The soils of war

In this Briefing, we look at how the US’s agricultural reconstruction work in Afghanistan and Iraq not only gives easy entry to US agribusiness and pushes neoliberal policies, something that has always been a primary function of US development assistance, but is also an intrinsic part of the US military campaign in these countries and the surrounding regions. Seen together with the growing clout that the US and its corporate allies exercise over donor agencies and global bodies – such as the World Bank, the UN Food and Agriculture Organisation (FAO) and Consultative Group on International Agricultural Research (CGIAR) centres, which influence the food and farm policies adopted by the recipient countries – this is an alarming development. These are not unique cases born from unusual circumstances, but constitute a likely template for US activities overseas, as it continues to expand its “war on terror” and pursue US corporate interests.

In this Briefing, we look at how the US’s agricultural reconstruction work in Afghanistan and Iraq not only gives easy entry to US agribusiness and pushes neoliberal policies, something that has always been a primary function of US development assistance, but is also an intrinsic part of the US military campaign in these countries and the surrounding regions. Seen together with the growing clout that the US and its corporate allies exercise over donor agencies and global bodies – such as the World Bank, the UN Food and Agriculture Organisation (FAO) and Consultative Group on International Agricultural Research (CGIAR) centres, which influence the food and farm policies adopted by the recipient countries – this is an alarming development. These are not unique cases born from unusual circumstances, but constitute a likely template for US activities overseas, as it continues to expand its “war on terror” and pursue US corporate interests.

Laws for killing off independent agriculture

From 23 to 27 February 2009, members of the Cartagena Protocol on Biosafety met in Mexico to discuss the issue of “responsibility and compensation for damages” for transgenics. In opposition, the Network in Defence of Maize organised the Forum for the Life of the People of the Maize over the same period. The document that follows is the speech made to this forum by Camila Montecinos. Although her analysis refers specifically to the situation in Mexico, it actually gives insight into the scope of a global strategy aimed at eradicating independent food production, and criminalising the possession, custody and free exchange of native, ancestral seeds – which have been fundamental to the strategy of the peasantry for more than 8,000 years.

From 23 to 27 February 2009, members of the Cartagena Protocol on Biosafety met in Mexico to discuss the issue of “responsibility and compensation for damages” for transgenics. In opposition, the Network in Defence of Maize organised the Forum for the Life of the People of the Maize over the same period. The document that follows is the speech made to this forum by Camila Montecinos. Although her analysis refers specifically to the situation in Mexico, it actually gives insight into the scope of a global strategy aimed at eradicating independent food production, and criminalising the possession, custody and free exchange of native, ancestral seeds – which have been fundamental to the strategy of the peasantry for more than 8,000 years.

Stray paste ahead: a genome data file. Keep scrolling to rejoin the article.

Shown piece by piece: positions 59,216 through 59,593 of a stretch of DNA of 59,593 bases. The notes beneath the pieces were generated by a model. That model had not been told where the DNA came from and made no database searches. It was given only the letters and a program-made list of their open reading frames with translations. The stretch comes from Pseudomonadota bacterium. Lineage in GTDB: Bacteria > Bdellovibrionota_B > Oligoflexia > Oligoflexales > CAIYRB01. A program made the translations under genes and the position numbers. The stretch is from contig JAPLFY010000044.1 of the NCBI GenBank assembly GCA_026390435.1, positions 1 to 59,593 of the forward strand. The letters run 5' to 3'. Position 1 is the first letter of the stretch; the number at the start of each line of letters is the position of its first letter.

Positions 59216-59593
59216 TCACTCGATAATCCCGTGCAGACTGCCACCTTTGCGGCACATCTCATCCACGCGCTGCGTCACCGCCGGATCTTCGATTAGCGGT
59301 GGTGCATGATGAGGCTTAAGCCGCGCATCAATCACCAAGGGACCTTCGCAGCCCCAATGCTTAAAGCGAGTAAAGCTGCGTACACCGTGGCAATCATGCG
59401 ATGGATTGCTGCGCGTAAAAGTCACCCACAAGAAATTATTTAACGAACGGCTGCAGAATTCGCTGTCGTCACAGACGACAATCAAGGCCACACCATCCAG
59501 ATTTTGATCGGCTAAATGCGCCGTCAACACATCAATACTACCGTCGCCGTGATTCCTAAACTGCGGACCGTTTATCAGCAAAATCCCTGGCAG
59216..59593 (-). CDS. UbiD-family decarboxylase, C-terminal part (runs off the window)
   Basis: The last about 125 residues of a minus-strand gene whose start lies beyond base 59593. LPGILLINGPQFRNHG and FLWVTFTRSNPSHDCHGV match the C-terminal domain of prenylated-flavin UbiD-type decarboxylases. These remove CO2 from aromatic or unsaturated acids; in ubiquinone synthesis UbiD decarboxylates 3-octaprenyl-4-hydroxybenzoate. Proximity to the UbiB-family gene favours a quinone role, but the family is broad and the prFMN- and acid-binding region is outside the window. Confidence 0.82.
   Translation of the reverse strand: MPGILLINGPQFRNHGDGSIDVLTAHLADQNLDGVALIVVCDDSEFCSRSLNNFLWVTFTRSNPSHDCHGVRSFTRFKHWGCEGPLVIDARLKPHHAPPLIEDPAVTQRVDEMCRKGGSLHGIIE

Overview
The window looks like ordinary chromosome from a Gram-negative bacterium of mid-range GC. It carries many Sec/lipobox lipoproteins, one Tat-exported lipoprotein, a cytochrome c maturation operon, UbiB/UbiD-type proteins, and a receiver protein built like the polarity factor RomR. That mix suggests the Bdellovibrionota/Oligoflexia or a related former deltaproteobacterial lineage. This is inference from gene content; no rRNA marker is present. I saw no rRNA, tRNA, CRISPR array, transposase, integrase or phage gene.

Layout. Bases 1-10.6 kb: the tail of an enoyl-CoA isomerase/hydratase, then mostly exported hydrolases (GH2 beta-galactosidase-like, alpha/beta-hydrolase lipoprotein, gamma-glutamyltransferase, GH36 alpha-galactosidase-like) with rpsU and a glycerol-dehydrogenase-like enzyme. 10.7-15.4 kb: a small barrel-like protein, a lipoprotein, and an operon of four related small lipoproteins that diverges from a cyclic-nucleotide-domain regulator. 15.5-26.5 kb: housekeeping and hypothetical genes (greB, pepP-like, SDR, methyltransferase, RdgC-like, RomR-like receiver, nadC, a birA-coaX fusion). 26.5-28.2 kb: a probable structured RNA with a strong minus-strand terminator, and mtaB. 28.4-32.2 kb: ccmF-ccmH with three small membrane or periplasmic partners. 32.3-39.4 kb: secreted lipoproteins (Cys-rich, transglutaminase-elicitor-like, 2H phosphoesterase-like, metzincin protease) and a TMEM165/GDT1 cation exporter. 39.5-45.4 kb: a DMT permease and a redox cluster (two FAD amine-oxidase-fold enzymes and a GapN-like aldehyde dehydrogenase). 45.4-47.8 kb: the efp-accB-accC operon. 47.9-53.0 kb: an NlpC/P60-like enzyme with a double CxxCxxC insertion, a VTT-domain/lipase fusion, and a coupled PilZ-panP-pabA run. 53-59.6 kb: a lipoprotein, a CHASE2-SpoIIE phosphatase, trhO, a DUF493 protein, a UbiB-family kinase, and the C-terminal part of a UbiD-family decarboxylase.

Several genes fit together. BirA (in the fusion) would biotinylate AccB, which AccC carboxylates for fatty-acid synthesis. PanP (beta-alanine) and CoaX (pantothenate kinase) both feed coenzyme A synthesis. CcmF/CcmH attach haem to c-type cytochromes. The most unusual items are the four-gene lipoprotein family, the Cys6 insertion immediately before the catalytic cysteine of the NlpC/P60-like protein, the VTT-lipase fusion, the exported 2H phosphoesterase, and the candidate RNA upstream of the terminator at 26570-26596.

Fighting GMO contamination around the world

Ever since GMOs were first introduced in the mid-1990s, farmers’ groups and NGOs have warned that they would contaminate other crops. This has happened, just as predicted. In this article we look at how communities in different parts of the world that have experienced contamination are developing strategies to fight against it.

Ever since GMOs were first introduced in the mid-1990s, farmers’ groups and NGOs have warned that they would contaminate other crops. This has happened, just as predicted. In this article we look at how communities in different parts of the world that have experienced contamination are developing strategies to fight against it.

Rice land grabs undermine food sovereignty in Africa

Mali, like several other countries in West Africa, recently went from being a net rice exporter to being a major importer. Now the government has embarked on a multimillion-dollar national rice initiative that is supposed to restore self-sufficiency by helping the country’s farmers to produce more.

Mali, like several other countries in West Africa, recently went from being a net rice exporter to being a major importer. Now the government has embarked on a multimillion-dollar national rice initiative that is supposed to restore self-sufficiency by helping the country’s farmers to produce more.

The new weapons of genetic engineering

Over the last few years biotech laboratories and industry have developed two new techniques – artificial minichromosomes and transformed organelles – which, the industry claims, will allow it to overcome the problems it has faced until now with GMOs, especially their low efficiency and genetic contamination. But basic biology and maths indicate that, contrary to what the industry claims, the new technology will not prevent genetic contamination in plants. In fact, as the two technologies converge, the frightening possibility arises that contamination will reach a new level of toxicity, and occur not only within organisms of the same species but also between species as different from each other as plants and bacteria, or plants and fungi.